V: Yeah, we love it too. And what’s the significance of the title, Hard?
TS: To me, this album is a lot about contrast and about humanness. A lot of the themes on this album came from me falling very, very hard in love with another person. I thought so much about that connection. It can be the most beautiful, the most wonderful thing, but it can also be the sharpest object that can hurt you the most. That contrast is where it came from.
V: Do you have a favorite song on the album?
TS: I love “Hardcore.” I love that song so much. It’s probably my favorite production on the whole album. It’s produced by this amazing Swedish producer ELVIRA. She’s so young and she’s so talented. She even plays the cello. I made that one with her and I came into the studio and almost immediately she started making this little beat and I just loved it. Often it’s a chord progression, a beat–some sort of sound that starts the creative process for me. Then I just sat down with a mic and I just started singing, I didn’t even write the lyrics down. I just let it come and I sang what felt right. A lot of those lyrics are still on there. I chose not to fix them too much, just let the music convey the message.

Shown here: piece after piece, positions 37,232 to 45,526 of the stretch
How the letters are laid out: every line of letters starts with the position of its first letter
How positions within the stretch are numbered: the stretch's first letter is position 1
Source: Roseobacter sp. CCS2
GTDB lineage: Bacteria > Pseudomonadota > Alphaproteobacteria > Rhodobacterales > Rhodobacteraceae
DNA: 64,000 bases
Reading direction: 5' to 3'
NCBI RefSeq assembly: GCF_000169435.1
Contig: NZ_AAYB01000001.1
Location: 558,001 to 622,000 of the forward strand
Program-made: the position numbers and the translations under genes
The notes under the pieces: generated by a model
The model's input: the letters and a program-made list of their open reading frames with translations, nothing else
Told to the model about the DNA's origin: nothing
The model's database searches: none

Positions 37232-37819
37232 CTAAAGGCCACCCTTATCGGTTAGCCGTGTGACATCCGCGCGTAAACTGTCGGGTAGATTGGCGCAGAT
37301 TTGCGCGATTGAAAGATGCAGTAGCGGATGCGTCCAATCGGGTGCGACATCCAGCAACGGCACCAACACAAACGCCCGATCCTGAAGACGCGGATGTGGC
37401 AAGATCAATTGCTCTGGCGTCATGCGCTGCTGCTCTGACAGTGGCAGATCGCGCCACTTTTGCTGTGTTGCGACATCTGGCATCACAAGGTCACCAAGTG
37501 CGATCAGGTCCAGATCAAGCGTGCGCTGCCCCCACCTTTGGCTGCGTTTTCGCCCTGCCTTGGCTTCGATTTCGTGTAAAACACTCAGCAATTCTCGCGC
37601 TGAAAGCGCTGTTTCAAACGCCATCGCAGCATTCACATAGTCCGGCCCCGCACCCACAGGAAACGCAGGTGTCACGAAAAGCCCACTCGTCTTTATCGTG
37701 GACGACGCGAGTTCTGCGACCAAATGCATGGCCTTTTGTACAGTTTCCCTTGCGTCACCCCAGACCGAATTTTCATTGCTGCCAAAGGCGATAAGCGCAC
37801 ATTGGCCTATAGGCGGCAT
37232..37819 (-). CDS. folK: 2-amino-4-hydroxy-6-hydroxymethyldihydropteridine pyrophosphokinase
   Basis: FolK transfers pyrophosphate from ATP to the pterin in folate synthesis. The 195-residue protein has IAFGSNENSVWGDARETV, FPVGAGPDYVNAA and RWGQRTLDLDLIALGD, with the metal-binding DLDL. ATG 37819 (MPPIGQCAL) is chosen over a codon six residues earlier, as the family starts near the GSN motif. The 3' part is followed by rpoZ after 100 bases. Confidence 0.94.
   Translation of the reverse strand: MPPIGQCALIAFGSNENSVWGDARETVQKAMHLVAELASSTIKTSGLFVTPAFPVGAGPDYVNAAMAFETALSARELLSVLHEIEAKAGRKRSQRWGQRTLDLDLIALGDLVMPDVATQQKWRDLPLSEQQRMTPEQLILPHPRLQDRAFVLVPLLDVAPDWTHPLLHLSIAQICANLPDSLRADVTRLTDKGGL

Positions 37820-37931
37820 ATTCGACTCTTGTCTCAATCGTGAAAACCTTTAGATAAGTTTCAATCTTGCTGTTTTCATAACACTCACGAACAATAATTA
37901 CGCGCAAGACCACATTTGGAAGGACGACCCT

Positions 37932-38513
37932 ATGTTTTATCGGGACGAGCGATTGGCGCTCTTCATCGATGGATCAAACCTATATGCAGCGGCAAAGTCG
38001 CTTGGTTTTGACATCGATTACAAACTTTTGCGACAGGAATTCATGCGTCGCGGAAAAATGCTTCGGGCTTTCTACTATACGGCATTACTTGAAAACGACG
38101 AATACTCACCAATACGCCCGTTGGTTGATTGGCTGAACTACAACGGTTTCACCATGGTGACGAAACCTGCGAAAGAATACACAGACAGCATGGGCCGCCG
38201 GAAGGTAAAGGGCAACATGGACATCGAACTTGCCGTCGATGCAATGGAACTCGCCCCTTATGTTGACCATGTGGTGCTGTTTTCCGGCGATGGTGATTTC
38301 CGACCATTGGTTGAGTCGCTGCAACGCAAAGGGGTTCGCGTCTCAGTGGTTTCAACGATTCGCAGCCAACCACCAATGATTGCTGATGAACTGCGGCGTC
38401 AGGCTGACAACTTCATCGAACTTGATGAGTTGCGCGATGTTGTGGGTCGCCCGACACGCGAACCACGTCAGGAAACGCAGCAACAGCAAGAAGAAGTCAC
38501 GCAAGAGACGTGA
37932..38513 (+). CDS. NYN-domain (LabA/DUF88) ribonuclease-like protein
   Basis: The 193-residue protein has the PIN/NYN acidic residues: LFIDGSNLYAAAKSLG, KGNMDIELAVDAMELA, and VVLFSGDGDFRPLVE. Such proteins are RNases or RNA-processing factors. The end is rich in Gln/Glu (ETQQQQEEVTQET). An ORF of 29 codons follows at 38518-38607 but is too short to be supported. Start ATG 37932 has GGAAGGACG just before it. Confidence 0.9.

V: Yeah, I really liked when you sang, “Go make my heart explode, I want you hardcore.” It fits into the whole album’s vibe of putting yourself out there for a chance for something amazing. Can you elaborate on this theme?
TS: Yeah, I really feel like a lot of the songs are very life and death. In a way, it’s putting everything on the line for the chance to experience something real. Because I feel like oftentimes, we tend to stay with one foot, on our way out of a situation to protect ourselves because falling in love is the scariest thing in the world. It’s a tragedy because it makes you so vulnerable. It’s so scary. A lot of the songs are about that combination of that experience, the bliss of just being completely absorbed in another person, but also having your heart in their hands. It’s a really scary place to be. Everything is exposed and they can just crush you. I took the term from gaming. If you die, you die, but it’s all in.